Cardiff will be declared a 'Music City' on Thursday as the Welsh capital steps up efforts to protect its music scene.
The move is also aimed at boosting the city's international profile and helping it to attract more visitors.
It follows a successful recent grassroots campaign to protect one of Cardiff's live music hubs, Womanby Street.
Plans for flats had threatened the future of music venues in the street until they were withdrawn in September.
Thousands of people joined local politicians in supporting the Save Womanby Street campaign. There were concerns a new residential development would result in noise complaints and reduced opening hours.
"Wales is known as a land of song but in Cardiff we've got such great talent. We've got great clubs and we've just got to make the most of it," Jo Stevens, Labour MP for Cardiff Central told the BBC's Good Morning Wales programme.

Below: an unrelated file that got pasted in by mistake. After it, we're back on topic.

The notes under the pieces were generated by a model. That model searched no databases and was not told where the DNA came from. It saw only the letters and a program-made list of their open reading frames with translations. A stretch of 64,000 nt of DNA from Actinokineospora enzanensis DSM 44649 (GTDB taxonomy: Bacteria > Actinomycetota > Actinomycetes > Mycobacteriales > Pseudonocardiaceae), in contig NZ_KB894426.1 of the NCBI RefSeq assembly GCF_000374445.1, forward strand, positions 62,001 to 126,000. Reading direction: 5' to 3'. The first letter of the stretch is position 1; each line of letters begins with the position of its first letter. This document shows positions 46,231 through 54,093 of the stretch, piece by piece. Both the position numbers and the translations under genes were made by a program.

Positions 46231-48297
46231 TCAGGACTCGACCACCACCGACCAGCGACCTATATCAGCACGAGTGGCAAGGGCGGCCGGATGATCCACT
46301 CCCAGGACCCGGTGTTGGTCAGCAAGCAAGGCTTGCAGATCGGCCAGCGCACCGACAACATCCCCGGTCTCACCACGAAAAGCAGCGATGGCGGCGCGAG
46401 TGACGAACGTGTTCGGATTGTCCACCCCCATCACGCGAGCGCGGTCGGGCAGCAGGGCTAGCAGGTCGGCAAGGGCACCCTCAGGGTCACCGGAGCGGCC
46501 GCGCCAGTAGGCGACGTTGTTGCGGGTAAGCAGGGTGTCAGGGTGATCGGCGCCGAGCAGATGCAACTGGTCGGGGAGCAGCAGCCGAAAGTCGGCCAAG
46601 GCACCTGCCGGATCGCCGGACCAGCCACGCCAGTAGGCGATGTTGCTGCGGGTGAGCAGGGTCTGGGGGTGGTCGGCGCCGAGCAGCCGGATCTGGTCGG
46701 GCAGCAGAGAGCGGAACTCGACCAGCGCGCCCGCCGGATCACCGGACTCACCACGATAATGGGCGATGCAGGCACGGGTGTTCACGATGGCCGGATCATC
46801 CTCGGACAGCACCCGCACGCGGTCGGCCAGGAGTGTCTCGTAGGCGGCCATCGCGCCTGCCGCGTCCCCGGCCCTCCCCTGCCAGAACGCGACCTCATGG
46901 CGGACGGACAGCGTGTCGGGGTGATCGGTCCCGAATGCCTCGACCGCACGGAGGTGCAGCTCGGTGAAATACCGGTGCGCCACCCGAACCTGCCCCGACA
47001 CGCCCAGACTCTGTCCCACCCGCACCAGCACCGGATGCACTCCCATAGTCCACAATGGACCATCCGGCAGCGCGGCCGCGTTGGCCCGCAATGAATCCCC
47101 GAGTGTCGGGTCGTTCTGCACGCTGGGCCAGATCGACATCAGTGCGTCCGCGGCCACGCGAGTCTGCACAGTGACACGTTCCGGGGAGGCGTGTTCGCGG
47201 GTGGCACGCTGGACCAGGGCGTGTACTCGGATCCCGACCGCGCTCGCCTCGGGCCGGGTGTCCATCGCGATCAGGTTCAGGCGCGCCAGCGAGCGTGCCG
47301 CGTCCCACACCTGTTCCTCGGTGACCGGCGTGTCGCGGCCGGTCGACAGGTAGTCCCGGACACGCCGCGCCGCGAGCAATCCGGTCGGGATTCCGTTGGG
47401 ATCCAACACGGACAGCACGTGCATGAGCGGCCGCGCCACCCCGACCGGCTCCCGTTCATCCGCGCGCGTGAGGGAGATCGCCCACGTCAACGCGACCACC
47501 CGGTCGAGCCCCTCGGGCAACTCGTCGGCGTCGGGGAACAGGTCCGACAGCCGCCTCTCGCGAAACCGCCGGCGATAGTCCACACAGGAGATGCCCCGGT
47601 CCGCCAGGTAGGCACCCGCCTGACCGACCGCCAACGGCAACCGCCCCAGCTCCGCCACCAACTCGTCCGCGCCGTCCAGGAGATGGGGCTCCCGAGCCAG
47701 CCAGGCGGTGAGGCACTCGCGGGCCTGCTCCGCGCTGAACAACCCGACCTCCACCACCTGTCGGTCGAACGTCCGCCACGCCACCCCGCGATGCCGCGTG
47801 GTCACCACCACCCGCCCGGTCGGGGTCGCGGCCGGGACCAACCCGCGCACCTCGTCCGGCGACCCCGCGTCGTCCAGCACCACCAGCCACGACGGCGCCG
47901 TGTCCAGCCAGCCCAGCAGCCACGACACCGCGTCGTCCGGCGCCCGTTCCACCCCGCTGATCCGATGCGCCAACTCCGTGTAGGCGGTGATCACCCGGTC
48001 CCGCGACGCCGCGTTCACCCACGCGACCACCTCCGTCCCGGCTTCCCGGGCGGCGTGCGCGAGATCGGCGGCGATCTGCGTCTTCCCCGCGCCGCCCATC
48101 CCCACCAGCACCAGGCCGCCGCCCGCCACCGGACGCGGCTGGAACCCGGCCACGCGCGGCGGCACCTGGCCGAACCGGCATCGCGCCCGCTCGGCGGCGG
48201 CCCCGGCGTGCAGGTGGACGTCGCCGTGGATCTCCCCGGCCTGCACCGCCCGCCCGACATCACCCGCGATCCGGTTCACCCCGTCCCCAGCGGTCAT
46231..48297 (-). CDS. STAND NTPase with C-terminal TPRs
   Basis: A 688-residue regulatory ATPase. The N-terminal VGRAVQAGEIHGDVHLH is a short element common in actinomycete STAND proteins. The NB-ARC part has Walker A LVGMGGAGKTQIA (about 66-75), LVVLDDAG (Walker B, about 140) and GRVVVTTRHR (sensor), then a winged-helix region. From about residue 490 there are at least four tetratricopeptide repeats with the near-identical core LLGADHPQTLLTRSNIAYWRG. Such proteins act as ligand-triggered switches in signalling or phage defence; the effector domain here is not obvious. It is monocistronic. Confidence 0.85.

"It's about creating new venues. But it's also about looking at the venues that we've got, protecting and enhancing them," she said.
Cardiff Council will work with Sound Diplomacy, which advises on how to increase the value of music in cities, and Cardiff's music sector.
"Our work with Sound Diplomacy will go a long way towards protecting the future of music in Cardiff, but it will also go further, harnessing the power of the city's musical past, and its future, to help drive regeneration, strengthen communities and benefit the economy," council leader Huw Thomas said in a statement.
Sound Diplomacy has carried out similar work in London, Barcelona and New York.
Welsh musician Tumi, lead of the Welsh based funk band Afro Cluster, told the programme that the Welsh capital needed the kind of support the council was now committing to.
"We are missing those venues that support local bands - the 4,000 (capacity) mark as well as the 500, 600 mark," he said.
The launch will be marked on Thursday evening with speeches by local politicians and supporters of the Save Womanby Street campaign followed by free gigs in some of the venues on the street.